Voltage of Capacitors in Series, a widely held assumption

Say we have a simple circuit with just a battery and two capacitors. Why must the voltage of each capacitor in series add up to the total voltage of the battery? It seems intuitively plausible, I admit. But can someone show how to go about proving this using the laws of electrostatics ( please, not Kirchoff's Laws )?
I've already consulted 3 physics texts and none of them shed any light on this question. In one book, it says "clearly the voltage Vac = Vab + Vbc." That's it. Just because they wrote it in the form of an equation and said its clear, I guess they think they proved it. But that doesn't really prove much.
In Jewett's Physics for Scientists, their attempt at explaining this is to simply refer to a diagram and say "as can be seen, the diagram shows that these voltages add up...." Well drawing a diagram and labeling it doesn't it make it so. And this fact is used to prove the Law of Series Capacitance.

It seems to be a widely held assumption that individual voltages add up to the circuit voltage for series capacitors, but how can we assume this? I'm not aware of any conservation of voltage. Can someone please explain it?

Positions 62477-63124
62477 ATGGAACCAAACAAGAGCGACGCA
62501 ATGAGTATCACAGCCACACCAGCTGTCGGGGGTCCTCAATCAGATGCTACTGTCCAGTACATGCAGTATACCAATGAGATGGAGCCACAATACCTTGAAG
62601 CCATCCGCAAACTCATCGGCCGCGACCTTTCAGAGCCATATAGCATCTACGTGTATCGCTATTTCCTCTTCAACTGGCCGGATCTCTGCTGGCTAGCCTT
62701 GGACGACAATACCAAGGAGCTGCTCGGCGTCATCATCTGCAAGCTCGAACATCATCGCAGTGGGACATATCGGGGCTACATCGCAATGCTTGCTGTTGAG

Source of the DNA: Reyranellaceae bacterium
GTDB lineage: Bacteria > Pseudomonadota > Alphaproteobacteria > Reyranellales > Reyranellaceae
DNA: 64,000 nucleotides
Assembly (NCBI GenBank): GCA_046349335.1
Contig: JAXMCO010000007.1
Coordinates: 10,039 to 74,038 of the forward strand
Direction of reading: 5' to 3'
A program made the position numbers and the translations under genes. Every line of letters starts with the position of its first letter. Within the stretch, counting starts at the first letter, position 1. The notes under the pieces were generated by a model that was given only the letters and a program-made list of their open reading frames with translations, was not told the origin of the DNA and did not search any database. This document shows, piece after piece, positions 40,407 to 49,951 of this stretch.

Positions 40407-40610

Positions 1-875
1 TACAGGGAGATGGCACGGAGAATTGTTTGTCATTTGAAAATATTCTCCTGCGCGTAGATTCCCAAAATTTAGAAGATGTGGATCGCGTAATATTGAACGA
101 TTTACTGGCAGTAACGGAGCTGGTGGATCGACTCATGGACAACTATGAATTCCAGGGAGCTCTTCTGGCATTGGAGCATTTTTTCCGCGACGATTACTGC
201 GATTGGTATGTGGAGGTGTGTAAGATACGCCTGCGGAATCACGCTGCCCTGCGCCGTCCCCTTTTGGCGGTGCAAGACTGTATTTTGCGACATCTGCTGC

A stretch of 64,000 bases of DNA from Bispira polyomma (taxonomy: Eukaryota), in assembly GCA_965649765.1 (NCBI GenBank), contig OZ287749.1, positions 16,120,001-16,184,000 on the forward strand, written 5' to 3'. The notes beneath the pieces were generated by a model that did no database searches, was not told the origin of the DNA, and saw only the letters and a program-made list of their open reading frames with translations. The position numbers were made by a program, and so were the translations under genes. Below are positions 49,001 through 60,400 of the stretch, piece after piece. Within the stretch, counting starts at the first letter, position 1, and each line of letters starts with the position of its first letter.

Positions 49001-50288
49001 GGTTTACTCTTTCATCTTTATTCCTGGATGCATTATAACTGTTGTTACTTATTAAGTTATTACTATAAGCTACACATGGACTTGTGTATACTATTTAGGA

Science Advisor
Thank you. I'm sure after this semester, when I finish Calc 3, I'll be able to make sense of Maxwell's Equations, gradient and curl, etc., and derive it from those. Until then is there any other way of showing this relationship, one that might be more familiar for a Physics 2 student?


Science Advisor
OK, maybe try this. In electrostatics, we can use an electric potential instead of an electric field. Work done by a force usually depends on the path taken, but if the force can be represented by a potential, the work done only depends on the start and end points of the path. In a circuit, the charge starts out and ends up at the same place, so the total work done (charge times potential difference) in a loop is zero.

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